We use our own and third-party cookies to optimize your experience on this site, including to maintain user sessions. Without these cookies our site will not function well. If you continue browsing our site we take that to mean that you understand and accept how we use the cookies. If you wish to decline our cookies we will redirect you to Google.
Already have an account? Sign in.

 Remember Me | Forgot Your Password?

Legume Diet Reduces Risk Of Heart Disease Among Diabetics

October 22, 2012: 12:00 AM EST
People with type 2 diabetes can reduce their risk of coronary heart disease by eating more legumes as part of a low-glycemic index (GI) diet, a three-month clinical study by Canadian researchers has found. The study tested the effects of eating more legumes – beans, chickpeas or lentils – on 121 type 2 diabetes patients. Patients were assigned randomly to eat either a low-GI legume diet (one cup a day) or a diet with increased soluble fiber in the form of whole wheat products. The low-GI legume diet had a positive impact on glycemic control, blood lipid levels and blood pressure, all of which are risk factors for heart disease.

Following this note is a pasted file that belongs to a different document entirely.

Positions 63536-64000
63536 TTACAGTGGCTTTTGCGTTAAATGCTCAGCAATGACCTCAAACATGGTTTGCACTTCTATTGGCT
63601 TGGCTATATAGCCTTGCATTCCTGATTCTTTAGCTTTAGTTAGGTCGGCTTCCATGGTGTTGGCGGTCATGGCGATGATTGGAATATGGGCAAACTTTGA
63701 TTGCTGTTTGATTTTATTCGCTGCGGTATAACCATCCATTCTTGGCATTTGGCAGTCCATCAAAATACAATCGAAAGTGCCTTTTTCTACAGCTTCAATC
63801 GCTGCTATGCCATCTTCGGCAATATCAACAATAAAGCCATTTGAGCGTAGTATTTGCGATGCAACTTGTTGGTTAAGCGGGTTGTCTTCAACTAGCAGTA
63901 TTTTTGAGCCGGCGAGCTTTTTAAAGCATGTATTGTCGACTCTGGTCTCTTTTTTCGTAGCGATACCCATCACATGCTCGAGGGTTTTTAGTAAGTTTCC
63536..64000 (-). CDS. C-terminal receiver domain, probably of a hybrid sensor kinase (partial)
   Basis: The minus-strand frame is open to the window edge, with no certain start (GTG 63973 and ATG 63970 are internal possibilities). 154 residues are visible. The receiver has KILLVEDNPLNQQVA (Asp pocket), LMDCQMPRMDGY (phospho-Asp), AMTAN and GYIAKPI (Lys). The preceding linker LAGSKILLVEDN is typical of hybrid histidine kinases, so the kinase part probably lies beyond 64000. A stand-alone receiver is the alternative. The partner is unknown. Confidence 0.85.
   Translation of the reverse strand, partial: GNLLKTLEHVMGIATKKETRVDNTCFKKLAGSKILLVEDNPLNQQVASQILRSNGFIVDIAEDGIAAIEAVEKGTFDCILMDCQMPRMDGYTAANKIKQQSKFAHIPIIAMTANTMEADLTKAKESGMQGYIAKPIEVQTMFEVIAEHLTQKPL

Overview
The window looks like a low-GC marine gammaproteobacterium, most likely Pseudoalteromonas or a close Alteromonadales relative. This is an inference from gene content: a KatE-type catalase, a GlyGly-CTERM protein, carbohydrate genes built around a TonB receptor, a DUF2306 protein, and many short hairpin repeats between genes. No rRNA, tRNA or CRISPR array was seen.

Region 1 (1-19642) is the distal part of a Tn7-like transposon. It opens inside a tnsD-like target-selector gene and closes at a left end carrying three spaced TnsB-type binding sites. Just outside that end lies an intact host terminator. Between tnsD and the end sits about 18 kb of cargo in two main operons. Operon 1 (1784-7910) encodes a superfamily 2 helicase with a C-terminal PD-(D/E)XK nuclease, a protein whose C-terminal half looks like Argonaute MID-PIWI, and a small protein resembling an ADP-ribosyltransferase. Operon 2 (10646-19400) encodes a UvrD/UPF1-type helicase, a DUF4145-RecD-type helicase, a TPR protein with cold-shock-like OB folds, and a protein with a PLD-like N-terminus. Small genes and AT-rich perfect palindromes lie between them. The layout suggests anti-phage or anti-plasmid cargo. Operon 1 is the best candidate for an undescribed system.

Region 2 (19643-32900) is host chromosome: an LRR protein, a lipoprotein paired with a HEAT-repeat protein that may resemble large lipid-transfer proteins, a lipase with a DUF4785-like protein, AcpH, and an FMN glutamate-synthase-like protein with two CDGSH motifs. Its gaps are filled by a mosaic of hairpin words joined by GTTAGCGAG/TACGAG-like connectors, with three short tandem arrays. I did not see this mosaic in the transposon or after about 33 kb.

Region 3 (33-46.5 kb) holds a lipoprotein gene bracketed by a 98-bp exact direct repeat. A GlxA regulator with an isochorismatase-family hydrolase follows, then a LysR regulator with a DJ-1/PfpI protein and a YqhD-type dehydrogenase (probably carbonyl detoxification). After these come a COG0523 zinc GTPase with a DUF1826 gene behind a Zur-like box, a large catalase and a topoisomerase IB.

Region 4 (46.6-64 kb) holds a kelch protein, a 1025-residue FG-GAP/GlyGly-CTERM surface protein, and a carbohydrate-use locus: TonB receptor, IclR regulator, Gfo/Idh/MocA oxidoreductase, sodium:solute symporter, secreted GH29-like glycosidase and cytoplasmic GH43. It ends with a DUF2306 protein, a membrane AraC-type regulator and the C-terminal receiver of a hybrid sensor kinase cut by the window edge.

Jenkins DA et al., "Effect of Legumes as Part of a Low Glycemic Index Diet on Glycemic Control and Cardiovascular Risk Factors in Type 2 Diabetes Mellitus", Archives of Internal Medicine, October 22, 2012, © American Medical Association
Domains
HEALTH & WELLNESS
Body
Conditions
Food & Nutrition
Heart & Cardiovascular
Other Food & Nutrition
Diabetes
Geographies
Worldwide
North America
Canada
Categories
Research, Studies, Advice
Developed by Yuri Ingultsov Software Lab.